Below are 5 simple but effective tips that will greatly improve lateral speed and quickness.
Tip #1 Improve your overall functional strength using functional exercises.
Increasing leg strength will allow the muscles to apply more force into the ground. Improving functional strength which implies movement patterns that are used throughout sports, activities, and daily living will require support from the important stabilizer muscles. To improve stabilizer muscles the exercises must involve non-supportive or balance-oriented exercises. An example of an exercise that virtually requires no stabilization therefore little nervous system activation is the leg press. The leg press requires two things; Sit and Press. On the other hand, a great functional exercise to increase leg strength that requires a multitude of stabilizer functions and therefore tremendous nervous system activation would be a side lunge. Now, not only does the leg press miss the role of functionality and stabilization it doesn’t allow the legs to apply force laterally to increase lateral speed. The side lunge with all its stabilizers and functional resemblance to the lateral shuffle in athletics is a perfect fit to improve lateral speed.
Tip #2 Improve the rate at which the force is applied to the ground to move the body.
Now that we have created a more stable body with stabilizing exercises and we have increased the leg strength to apply more force, we now need to apply this force quicker. This is when we call on popular plyometric exercises. Plyometrics, in short, increase the rate at which the nervous system sends a signal to the muscle fibers and gets the muscles to contract faster. There are other forms of explosive training such as Olympic weightlifting which will also increase the rate of muscle firing. Plyometrics can be easy to teach and safe if used in the proper manner according to age and ability. Plyometrics such as squat jumps, side cone jumps, ice skaters, and low box shuffles, can safely and effectively improve the rate at which the muscles fire bringing about the desired movement.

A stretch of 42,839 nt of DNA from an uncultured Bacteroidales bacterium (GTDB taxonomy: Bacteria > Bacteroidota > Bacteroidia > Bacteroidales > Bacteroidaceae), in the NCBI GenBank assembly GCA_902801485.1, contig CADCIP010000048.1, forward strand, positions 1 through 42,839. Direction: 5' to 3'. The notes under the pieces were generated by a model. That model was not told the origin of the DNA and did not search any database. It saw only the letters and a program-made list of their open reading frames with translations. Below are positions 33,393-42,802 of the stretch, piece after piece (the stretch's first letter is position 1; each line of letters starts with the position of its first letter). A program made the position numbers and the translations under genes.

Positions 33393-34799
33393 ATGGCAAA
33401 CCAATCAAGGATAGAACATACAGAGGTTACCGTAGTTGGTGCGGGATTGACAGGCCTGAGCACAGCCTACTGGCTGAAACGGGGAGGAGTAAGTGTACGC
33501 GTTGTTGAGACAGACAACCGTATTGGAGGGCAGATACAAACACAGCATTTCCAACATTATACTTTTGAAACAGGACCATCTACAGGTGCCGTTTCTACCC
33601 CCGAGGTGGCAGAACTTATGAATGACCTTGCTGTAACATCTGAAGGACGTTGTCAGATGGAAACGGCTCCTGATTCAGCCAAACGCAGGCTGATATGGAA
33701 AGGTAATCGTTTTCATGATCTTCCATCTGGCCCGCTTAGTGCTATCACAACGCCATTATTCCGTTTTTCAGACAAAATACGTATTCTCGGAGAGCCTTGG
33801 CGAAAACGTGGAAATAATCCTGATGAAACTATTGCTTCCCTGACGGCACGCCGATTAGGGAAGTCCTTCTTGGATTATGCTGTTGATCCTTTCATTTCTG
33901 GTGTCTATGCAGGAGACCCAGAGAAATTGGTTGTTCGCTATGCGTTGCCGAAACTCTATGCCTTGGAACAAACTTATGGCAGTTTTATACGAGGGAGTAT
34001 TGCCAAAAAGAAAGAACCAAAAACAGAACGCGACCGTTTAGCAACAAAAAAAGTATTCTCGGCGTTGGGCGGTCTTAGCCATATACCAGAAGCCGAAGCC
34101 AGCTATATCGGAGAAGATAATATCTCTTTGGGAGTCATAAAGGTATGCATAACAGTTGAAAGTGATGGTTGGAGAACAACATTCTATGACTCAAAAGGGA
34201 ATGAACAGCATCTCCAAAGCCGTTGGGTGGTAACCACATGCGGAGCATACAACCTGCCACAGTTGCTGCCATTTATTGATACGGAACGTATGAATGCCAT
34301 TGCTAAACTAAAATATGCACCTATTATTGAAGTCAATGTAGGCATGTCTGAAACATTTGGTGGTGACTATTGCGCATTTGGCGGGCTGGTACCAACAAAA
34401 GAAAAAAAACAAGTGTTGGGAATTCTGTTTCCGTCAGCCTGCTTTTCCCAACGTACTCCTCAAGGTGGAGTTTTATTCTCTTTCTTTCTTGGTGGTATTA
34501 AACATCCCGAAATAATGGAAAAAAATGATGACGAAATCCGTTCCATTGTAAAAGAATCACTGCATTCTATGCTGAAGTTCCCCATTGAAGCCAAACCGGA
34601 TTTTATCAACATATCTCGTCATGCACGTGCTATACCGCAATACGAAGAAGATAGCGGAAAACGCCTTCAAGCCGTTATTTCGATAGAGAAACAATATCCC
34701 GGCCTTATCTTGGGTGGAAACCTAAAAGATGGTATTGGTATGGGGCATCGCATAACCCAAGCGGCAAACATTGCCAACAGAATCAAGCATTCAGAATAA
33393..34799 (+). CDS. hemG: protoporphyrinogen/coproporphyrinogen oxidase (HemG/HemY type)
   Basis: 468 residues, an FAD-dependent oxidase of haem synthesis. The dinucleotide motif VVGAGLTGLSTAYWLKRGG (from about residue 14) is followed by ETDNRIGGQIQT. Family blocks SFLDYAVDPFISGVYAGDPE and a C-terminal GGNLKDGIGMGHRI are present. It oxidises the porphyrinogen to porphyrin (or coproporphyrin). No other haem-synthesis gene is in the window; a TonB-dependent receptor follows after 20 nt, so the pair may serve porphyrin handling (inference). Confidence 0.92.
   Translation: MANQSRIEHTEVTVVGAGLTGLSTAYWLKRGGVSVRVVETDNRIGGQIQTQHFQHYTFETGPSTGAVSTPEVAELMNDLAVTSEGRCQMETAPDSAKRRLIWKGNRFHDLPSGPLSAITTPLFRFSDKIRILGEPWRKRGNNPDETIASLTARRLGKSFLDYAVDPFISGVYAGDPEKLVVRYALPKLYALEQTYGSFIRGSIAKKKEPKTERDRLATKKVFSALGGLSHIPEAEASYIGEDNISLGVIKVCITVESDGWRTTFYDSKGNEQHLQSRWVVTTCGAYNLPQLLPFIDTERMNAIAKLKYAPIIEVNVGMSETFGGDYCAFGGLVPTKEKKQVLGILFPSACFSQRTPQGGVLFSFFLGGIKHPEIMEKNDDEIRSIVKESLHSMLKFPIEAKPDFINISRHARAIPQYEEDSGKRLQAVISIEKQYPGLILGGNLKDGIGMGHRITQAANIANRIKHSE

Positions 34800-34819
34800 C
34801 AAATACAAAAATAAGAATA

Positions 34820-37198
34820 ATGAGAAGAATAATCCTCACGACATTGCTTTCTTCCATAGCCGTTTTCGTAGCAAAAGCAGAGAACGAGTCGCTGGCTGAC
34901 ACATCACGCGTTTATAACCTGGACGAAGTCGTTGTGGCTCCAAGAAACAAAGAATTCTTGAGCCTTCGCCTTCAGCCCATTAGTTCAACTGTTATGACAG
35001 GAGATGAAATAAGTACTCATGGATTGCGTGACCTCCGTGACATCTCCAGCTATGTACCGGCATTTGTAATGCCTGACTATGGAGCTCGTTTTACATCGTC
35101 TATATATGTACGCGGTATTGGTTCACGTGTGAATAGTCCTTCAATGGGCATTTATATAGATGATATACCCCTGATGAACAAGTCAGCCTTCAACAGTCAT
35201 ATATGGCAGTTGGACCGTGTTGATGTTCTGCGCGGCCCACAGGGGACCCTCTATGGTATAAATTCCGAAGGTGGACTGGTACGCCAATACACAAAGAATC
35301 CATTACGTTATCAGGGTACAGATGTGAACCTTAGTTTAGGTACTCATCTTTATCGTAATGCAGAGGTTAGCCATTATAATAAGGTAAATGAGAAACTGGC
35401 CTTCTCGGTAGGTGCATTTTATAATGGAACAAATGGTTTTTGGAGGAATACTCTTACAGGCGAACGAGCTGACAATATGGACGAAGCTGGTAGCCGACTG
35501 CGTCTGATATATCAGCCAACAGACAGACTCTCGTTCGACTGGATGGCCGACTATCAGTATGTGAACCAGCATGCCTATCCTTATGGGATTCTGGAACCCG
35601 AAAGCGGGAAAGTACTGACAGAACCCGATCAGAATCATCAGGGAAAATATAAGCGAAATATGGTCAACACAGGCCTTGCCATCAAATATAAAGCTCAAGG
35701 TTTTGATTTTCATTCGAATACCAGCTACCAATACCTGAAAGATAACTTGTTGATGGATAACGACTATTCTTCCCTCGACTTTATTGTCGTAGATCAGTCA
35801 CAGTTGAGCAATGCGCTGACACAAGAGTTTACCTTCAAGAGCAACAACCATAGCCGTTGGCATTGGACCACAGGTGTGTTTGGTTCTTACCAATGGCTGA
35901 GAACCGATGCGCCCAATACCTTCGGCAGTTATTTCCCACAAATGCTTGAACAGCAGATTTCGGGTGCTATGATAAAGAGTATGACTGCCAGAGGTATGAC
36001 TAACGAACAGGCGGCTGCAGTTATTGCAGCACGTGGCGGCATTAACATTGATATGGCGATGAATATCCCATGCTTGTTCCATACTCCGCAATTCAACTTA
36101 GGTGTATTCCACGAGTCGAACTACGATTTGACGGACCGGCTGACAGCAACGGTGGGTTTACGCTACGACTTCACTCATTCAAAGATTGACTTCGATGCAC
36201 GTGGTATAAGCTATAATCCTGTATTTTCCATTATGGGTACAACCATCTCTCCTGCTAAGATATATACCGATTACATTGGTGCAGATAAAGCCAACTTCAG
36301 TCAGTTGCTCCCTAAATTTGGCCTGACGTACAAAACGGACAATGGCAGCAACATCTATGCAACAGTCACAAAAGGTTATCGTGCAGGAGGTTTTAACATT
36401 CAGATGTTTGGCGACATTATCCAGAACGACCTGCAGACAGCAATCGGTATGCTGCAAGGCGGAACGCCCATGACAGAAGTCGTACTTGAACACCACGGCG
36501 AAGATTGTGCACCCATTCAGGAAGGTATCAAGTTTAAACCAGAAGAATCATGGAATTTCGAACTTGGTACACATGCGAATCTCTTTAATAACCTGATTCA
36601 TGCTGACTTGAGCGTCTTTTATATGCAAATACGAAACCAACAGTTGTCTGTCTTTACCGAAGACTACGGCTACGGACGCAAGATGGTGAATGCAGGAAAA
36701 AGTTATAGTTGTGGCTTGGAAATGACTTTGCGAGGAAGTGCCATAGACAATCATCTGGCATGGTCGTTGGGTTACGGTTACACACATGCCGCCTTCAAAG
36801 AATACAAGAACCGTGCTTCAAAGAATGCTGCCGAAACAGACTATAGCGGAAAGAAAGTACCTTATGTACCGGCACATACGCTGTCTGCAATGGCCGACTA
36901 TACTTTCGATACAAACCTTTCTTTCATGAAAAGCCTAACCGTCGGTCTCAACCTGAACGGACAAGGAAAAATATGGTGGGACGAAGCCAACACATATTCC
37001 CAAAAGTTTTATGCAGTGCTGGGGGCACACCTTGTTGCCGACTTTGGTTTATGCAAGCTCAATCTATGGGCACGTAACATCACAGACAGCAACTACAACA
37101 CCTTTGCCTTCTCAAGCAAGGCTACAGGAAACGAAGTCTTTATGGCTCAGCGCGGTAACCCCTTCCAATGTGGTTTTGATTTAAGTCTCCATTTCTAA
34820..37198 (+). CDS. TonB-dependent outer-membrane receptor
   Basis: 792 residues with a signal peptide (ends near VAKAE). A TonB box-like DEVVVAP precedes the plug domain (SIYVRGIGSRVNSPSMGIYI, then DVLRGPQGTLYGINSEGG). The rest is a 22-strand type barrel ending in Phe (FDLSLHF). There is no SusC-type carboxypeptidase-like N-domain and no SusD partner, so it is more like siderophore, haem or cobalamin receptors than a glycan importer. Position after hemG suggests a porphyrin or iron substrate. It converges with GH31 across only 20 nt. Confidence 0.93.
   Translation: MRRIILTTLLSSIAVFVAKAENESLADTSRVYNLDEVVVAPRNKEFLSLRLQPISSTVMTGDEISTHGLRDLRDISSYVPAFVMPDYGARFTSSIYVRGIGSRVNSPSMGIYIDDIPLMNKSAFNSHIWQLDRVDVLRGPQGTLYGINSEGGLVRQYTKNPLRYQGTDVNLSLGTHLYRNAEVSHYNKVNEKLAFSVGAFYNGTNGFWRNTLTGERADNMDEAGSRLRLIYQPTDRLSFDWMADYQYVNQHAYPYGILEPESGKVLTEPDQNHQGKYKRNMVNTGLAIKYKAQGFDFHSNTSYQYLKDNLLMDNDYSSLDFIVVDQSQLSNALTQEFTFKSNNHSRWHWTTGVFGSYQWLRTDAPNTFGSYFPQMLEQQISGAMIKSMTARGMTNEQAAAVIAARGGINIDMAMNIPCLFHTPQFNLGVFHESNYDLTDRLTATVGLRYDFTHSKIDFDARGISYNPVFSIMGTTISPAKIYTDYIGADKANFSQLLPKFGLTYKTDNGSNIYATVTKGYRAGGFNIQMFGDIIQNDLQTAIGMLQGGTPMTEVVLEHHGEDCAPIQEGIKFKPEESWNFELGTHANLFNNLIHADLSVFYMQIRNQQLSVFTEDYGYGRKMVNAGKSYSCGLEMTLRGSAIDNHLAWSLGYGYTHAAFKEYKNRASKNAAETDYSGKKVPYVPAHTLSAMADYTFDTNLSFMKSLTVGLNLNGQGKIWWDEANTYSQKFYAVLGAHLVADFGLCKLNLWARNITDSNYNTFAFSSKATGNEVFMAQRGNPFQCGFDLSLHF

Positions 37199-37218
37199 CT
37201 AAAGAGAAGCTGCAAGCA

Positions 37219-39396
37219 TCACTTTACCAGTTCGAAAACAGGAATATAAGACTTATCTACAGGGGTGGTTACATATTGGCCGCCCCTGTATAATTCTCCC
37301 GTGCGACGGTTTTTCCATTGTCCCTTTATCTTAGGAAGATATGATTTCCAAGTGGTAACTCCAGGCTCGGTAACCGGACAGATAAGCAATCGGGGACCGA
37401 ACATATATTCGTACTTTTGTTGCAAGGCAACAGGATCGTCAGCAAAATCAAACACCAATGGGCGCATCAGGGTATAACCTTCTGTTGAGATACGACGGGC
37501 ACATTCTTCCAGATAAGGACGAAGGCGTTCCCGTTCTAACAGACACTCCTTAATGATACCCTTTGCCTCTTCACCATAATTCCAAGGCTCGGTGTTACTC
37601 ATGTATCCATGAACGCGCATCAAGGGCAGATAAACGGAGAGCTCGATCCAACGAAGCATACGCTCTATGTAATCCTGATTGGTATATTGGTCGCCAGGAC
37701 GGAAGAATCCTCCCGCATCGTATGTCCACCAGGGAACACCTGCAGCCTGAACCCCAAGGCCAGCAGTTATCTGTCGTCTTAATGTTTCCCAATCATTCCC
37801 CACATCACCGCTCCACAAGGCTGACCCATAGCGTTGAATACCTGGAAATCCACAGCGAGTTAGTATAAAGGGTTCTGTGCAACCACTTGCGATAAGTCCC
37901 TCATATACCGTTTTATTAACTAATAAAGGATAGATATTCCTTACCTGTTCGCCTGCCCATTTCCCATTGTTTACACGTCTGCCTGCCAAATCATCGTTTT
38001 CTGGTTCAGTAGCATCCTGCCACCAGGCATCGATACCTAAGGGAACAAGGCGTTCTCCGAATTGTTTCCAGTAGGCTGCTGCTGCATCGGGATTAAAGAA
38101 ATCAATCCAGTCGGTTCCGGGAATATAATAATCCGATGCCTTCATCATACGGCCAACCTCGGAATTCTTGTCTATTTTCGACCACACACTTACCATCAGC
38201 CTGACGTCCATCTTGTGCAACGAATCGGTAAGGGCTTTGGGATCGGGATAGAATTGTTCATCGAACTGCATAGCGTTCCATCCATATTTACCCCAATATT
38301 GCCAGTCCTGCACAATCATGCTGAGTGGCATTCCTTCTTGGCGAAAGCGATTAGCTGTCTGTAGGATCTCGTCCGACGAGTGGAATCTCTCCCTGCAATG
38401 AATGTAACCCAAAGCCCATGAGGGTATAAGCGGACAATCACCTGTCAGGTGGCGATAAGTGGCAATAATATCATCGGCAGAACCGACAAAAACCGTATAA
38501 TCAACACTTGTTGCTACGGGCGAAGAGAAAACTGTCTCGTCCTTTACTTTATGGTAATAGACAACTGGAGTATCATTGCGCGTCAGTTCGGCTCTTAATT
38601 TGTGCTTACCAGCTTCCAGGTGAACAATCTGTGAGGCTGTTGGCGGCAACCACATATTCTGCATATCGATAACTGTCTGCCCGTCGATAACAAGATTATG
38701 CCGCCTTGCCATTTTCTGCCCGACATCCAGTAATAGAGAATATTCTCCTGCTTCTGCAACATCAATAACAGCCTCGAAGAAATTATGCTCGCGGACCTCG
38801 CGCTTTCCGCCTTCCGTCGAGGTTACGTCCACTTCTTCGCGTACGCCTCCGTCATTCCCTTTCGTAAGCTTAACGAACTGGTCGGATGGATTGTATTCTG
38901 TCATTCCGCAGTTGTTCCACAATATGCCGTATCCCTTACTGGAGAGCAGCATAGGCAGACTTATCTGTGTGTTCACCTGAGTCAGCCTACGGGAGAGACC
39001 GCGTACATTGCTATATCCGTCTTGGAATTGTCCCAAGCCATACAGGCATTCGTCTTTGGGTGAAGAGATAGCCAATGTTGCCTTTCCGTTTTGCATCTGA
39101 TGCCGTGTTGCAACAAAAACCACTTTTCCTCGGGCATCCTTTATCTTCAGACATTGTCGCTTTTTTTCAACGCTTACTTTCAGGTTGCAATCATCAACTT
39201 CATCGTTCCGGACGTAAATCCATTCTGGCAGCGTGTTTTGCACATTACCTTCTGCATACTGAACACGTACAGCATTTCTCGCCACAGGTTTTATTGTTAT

Tip #3 Use the proper angle with the push off leg to increase the reaction force from the ground.
If the desired direction of travel with a lateral shuffle is to the left then the right leg is called the power leg. In order for the power leg to use all of its available power there must be a proper angle of force application into the ground. Ideally this angle is about 45 degrees. If this angle is achieved the ability to push the body with power and quickness greatly improves. It is also important to obtain the proper angle when stopping and changing direction with lateral movement. If there is a loss of balance or a stutter step when attempting to stop the proper foot placement has not been achieved. Keeping the knees slightly inside the width of the feet will also help to increase the force into the ground.
Tip #4 Make sure the hips stay at a constant level as much as possible.
If the hips are allowed to move up and down with any magnitude, energy will be spent in a negative direction of travel. If moving laterally is the goal it is important to minimize any unwanted motions that may take away from lateral speed and quickness. Using the power leg on the proper angle will help keep the hips from rising up on every push off. During the recovery of the power leg after a push off, the knee needs to bend in order to avoid standing tall to push off. Also it is important to avoid a sideways gallop action which will create too much height. When stopping and changing directions the hips need to minimize dropping or dipping. This will slow down the change of direction and also cause a waste of energy. Keep the hips level and move quick as a cat.
Tip #5 Control swaying of the shoulders to be quick as lightning.
Now that we have the hips under control we must control the swaying action of the shoulders. If the shoulders are allowed to move side to side or forward and backward, there will be a definite struggle to maintain speed and quickness laterally. Performing core strengthening will definitely help to keep the shoulders from moving. The number one problem with shoulder swaying is observed during stopping and change of direction. When the proper angle is applied with the feet and legs and the hips are kept level, the upper body must be strong enough to handle the stopping forces or momentum. When an athlete stops quickly going to the right, the shoulder will want to keep moving to the right. The solution to this problem is to slightly lean the shoulders in the opposite direction or the new direction of travel. This will stop the swaying and create greater stopping and change of direction angles.